Star Trails over
Bixby Bridge on Highway 1, CA, USA
In the summer, the
coast is typically foggy at the end of the day and catching the night sky this
time of the year is a rare treat. But
the weather forecast predicted an inversion when the warm air mass from the
inland areas pushes towards the coast keeping the fog at bay.
On May 31, the forecast was for such an off-shore wind with the promise of a clear night at the coast. So, I packed my gear and headed out to photograph the historic
at night. The bridge offers a well worth daytime
destination and even on a Friday afternoon, many cars stopped, people jumped
out, took some photos and headed on to whatever their final destination was. Bixby
I had come early to explore the surroundings by daylight since photographing the bridge towards the water and southern sky required getting off Highway 1 and heading for the hills on a dirt road. I walked up with my small camera taking images along the way to see which spot offered the best vintage point.
Then I enjoyed sunset over the ocean sitting back to wait for the stars to come out. A bit of haze covered the ocean but the sky overhead seemed fairly clear.
Early Evening haze
Sunset over the Ocean
I have learned that when setting up for a night shoot it is always good to get to the favorite spot before darkness. So I drove up to “my spot” only to find 2 other cars and 5 guys rearing up to jump from the bridge – yes, you read correctly, these young men planned to jump with parashoots from the bridge and they did! All of this happened so fast that I only couldn’t get a shot as they vanished into the void beneath. I am not sure about the heights of the bridge but it is a long way down [280ft / 85m according to Wikipedia] About ½ hour later they had climbed up the gulch to their cars and after much laughter they were heading for
Cruz for a Friday night party on the beach.
As I was setting up my tripod, checking the setting of my camera for the star trails, a highway trooper pulled up next to my car asking me about ‘bridge jumpers’. How did he know? The happy guys were long gone? He said they were always concerned for the safety of the jumpers and after a quick thinking on how to respond, I assured him that the guys were healthy and happy as they left.
The Blue Hour
Camera settings during the ‘blue hour’ right after sunset: f/2.8; 1 second, ISO 400; lens at 17mm.
As night fell, this unusual clear evening proved to be the rare treat I had hoped for.
With sunset pretty late, I had to wait until after for the stars to come out but what a great night it was. Not much wind and mild temperatures - however, experience has taught me never to leave my house without my trusted down jacket, hat and gloves, and a thermos of hot tea!
Once the stars were out, I let the camera do its job for the next hour+ and record the stars. Even with the haze increasing the stars still sparkles in the sky and I let the calm of the night envelop me.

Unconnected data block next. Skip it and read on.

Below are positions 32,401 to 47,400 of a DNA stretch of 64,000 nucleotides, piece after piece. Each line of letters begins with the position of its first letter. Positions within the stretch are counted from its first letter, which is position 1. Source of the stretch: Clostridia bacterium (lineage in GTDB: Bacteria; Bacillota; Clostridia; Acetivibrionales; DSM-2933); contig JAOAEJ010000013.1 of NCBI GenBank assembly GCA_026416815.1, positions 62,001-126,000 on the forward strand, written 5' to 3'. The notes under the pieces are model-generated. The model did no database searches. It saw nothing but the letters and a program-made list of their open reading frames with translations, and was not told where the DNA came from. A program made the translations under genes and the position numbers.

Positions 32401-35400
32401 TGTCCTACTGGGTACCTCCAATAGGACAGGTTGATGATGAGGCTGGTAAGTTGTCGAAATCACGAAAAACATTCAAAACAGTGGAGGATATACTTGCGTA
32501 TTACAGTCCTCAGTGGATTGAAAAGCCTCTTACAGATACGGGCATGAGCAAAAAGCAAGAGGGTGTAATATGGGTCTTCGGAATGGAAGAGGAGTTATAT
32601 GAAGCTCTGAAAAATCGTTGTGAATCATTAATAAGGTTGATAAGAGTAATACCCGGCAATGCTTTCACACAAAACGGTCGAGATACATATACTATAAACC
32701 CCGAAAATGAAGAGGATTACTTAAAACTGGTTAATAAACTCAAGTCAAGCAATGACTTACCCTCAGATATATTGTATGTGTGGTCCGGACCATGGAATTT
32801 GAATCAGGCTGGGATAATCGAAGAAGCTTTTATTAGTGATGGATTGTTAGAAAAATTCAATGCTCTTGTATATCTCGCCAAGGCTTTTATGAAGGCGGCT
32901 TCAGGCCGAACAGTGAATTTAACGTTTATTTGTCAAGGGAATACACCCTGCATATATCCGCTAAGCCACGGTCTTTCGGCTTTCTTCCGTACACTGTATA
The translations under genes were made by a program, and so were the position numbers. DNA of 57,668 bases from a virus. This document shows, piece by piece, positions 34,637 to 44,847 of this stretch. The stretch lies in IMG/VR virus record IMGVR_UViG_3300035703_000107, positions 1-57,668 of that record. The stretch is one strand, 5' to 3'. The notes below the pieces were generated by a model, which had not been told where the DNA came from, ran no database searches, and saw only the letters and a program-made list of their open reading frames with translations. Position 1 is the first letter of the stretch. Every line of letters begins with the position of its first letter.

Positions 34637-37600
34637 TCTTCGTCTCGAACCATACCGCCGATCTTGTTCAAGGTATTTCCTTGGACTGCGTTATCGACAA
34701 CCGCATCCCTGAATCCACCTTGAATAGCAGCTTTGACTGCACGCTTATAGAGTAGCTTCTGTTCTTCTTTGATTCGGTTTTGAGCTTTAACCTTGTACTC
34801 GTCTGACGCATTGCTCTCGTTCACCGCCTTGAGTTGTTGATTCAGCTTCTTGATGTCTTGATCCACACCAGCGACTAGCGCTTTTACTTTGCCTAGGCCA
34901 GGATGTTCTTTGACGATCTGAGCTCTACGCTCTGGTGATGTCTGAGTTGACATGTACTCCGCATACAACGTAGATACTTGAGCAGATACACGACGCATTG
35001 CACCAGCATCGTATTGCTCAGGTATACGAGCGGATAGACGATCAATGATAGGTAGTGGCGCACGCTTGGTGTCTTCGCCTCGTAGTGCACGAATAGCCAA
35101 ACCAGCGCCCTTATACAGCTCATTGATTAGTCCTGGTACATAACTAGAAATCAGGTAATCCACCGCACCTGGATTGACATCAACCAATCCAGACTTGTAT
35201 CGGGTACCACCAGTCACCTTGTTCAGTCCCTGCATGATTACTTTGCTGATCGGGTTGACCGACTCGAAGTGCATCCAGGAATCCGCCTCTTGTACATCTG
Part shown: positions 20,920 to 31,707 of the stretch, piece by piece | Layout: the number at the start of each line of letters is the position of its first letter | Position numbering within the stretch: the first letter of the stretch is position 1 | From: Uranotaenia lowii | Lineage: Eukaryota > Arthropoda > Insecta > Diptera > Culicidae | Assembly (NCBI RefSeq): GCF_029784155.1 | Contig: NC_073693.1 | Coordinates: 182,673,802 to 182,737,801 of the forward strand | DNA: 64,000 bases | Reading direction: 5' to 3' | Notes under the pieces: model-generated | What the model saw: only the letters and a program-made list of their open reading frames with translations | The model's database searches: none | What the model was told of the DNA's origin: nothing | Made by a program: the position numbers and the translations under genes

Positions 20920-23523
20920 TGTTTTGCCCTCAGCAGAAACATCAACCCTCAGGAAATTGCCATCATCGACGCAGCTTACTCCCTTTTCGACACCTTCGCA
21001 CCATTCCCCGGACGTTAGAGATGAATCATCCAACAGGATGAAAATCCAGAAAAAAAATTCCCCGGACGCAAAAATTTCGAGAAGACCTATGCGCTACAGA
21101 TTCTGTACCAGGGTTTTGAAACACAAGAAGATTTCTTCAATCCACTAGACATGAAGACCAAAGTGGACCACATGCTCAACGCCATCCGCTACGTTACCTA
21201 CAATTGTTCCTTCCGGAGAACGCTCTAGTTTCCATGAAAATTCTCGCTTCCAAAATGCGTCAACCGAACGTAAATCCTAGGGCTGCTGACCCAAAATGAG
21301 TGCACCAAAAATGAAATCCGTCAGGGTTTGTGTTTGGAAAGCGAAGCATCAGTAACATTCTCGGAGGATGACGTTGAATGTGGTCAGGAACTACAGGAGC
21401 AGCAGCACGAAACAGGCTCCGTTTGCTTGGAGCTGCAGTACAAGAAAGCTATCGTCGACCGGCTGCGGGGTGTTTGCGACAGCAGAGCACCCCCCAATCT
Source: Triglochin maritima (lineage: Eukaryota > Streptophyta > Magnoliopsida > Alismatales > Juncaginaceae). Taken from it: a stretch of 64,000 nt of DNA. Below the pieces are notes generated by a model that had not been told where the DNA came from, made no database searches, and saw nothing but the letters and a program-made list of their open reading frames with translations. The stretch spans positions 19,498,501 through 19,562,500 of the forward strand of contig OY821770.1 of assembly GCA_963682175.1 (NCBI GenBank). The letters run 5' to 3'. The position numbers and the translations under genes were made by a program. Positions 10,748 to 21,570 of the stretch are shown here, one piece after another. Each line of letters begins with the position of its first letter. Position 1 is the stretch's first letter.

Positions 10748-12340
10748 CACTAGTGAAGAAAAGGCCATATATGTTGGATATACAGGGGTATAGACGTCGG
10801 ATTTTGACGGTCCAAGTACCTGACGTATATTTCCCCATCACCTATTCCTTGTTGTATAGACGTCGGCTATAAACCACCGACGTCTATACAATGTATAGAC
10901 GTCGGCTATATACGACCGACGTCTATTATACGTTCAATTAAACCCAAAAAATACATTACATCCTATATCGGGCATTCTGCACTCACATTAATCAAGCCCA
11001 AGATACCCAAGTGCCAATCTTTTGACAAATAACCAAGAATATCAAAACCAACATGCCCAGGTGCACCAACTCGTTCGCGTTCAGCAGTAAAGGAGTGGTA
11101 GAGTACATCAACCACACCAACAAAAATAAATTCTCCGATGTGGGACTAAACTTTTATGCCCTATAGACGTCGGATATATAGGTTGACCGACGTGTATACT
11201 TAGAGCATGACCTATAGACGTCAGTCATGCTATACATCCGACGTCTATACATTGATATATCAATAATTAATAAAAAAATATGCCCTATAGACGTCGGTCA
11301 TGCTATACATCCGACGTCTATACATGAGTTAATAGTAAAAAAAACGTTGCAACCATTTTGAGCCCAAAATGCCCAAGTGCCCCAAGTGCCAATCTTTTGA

Star Trails over Bixby Bridge [looking south with the rotation around the Southern Cross]
2 hours later, this is my last images of the evening with millions of stars overhead. And a ghostly glow from the cars as they rounded the next hillside.
Midnight over the Ocean
Camera Settings: f/2.8; 30 sec, ISO 2000, lens at 17mm (a bit of lightening in post-processing)
Driving home way after , I couldn’t wait to see what my camera captured and voila – I am sharing it with all of you.
If you are inspired, go out at night and see how beautiful the night sky can be outside the city lights. Please also watch for upcoming Photo Workshops on my Photo Workshop link and enjoy the Photo tips below.
Til next time,
Over the past 2 year I have learned a lot for some great night photographers, astro-photographers, astrolandscapephotographers, and others that love the night and I am thankful to Steven Christenson,
and Jon Fuller, Moab Photo Tours, for their insight and help. For those who have never ventured out under
the “dark sky” - not city sky – here are some tips to make beautiful night
- A sturdy tripod is a must;
- A DSRL that can be set to manual focus and to manual exposure since the ‘automatic’ settings are completely fooled at night.
- A cable release since any camera shake will blur your image with long exposure.
- Loaded batteries and extra batteries. Memory cards.
- Any lens can capture the night but for the night sky, a wide angle lens is best to capture as much in your view finder as possible and still be able to compose with some landscape into the frame to make the image more interesting.
- Exposure: to capture as much of the little light available, expose with a wide open lens at f/4 or wider.
- Shutter speed: Due the earth rotation, the stars seem to move and thus an exposure above 30 seconds will give oval stars. Thus, my shutter speed will be between 20-30 sec for capturing the night sky (star points).
- Due to the improved sensitivity of the newer DSLRs, the ISO can be set high, e.g. between 1600-3200, to allow enough light to be recorded for a starry night sky image.
- In camera noise reduction: set to off! Specifically for star trails since the camera would take another ‘dark’ image for the same length of time, e.g. 20-30 second, during which no recording takes place when shooting continuously.
- To preserve battery power, turn off the ‘image review’ function.
- The last images above was taken at around at the following settings: : f/2.8; 30 sec, ISO 2000 (a bit of lightening in post-processing)